Opinion, by Michael Royster

RIO DE JANEIRO, BRAZIL – The Curmudgeon begs leave of readers under the age of forty (there must be a few of you) to report that history may be repeating itself. We refer to the wave of public street protests now sweeping through Tunisia, Egypt and Yemen.

The Curmudgeon, aka Michael Royster.
The Curmudgeon, aka Michael Royster.

Well, that’s historical, you will admit, but you may ask “what’s repetitious about it?” because in the Arab world, mass spontaneous street demonstrations against autocratic regimes have been almost non-existent in the past 1,000 years.

Lest we forget, from 1964 to 1985 Brazil was run by an autocratic military regime. During that generation, the military preserved the institutions traditionally associated with democracy—Presidency, Congress and Judiciary.

The president was always elected indirectly, though, by a Congress controlled by two official parties, one of which openly supported the military while the other offered no real opposition. The Judiciary was told to keep quiet and did so. The trappings of democracy were in place, but not the substance.

In the early 1980’s, however, the populace began losing its faith in the rightness of the cause, and scattered protests began to arise. Several congressmen, having more gumption than most had even been willing to credit them, even called for a return to direct elections of the President—“direct” meaning ballots cast by the people in polling stations, rather than by hand-picked members of Congress.

The “Diretas Já!” movement began with a street protest in early 1983 in Abreu e Lima, a newly emancipated município in Pernambuco, aptly named after “General” Abreu e Lima, a Brazilian adventurer commissioned by Simon Bolivar while liberating Venezuela from the Spanish.

Parades and demonstrations happened in 1983, but only in 1984 did things get serious. On April 10th, over a million protesters in Rio marched the entire length of Av. Rio Branco, with people shouting for Diretas Já!

Think about that! A Million Man March before modern communications, because in 1983/84 Brazil, there were no cell phones, no internet, almost no computers (and certainly no Skype, no Facebook, no tweets, no sms)—and still over a million people showed up on Rio’s main drag downtown, carrying signs and banners and shouting slogans—just like in the streets of Tunisia, Egypt and Yemen these days.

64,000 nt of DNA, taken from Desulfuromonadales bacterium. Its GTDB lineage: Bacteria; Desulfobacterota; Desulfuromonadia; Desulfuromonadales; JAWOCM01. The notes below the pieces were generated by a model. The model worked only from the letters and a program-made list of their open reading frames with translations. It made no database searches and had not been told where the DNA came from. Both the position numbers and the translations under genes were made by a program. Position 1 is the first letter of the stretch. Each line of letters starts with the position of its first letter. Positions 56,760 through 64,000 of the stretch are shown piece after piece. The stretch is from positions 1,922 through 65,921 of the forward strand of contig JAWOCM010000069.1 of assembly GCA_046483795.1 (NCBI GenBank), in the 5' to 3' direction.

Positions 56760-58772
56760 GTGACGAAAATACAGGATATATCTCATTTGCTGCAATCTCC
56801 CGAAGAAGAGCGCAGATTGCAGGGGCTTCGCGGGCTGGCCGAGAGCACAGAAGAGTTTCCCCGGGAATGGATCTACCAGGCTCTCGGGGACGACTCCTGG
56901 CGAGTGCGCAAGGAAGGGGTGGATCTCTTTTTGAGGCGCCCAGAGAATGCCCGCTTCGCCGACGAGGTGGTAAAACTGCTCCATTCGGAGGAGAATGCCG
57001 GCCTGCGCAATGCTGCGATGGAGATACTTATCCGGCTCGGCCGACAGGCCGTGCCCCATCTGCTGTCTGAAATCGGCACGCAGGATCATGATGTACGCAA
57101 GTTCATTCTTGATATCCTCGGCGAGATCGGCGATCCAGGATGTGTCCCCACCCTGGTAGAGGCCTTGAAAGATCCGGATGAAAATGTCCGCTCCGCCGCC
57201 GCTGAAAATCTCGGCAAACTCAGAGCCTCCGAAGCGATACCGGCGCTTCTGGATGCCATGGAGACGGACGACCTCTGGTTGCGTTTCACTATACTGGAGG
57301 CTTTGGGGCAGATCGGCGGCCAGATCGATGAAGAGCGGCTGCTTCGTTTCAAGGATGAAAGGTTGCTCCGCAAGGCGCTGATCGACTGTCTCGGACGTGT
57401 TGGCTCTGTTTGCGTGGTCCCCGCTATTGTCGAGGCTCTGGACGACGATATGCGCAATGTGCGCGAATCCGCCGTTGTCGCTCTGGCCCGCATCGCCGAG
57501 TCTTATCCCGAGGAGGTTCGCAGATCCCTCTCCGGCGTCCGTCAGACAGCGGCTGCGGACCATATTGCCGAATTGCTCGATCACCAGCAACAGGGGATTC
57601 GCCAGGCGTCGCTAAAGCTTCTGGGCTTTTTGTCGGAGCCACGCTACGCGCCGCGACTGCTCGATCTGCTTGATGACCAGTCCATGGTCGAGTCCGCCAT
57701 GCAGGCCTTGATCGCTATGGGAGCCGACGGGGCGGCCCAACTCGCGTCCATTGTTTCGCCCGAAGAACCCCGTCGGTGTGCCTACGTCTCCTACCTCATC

In late April 1984, a subservient Congress did not pass the Constitutional Amendment which would have permitted direct elections. But the movement planted the seed, which bore fruit in 1985 when the military stepped down after the (indirect) election of Tancredo Neves.

It grew and culminated in the 1988 Constitution. In 1989, Fernando Collor de Melo was elected by the people, by direct vote—the first time in almost 30 years that had happened in Brazil.

Will the Diretas Já! campaign in Arab lands be successful? Not immediately, because these things always take time, even in countries like Brazil with a prior history of democratically elected governments. But with global communications now instantly accessible to all, the democratic process could be speeded up exponentially.

If it is, we might just see, sooner rather than later, a truly new political situation in Arabic countries. In this “repeat” situation, many autocrats (all of them “friends” of the USA) who ruled for over thirty years, will no longer be in power—just as happened in Brazil, Argentina, Uruguay, Paraguay and Chile some twenty years ago.

Michael Royster, aka THE CURMUDGEON first saw Rio forty-plus years ago, moved here thirty-plus years ago, still loves it, notwithstanding being a charter member of the most persecuted minority in (North) America today, the WASPs (google it!)(get over it!)


  1. Brazilians need to take some lessons from this… and protest against the disgraceful salary increase of 126% for politicians… while the minimum salary increased only around 5%…


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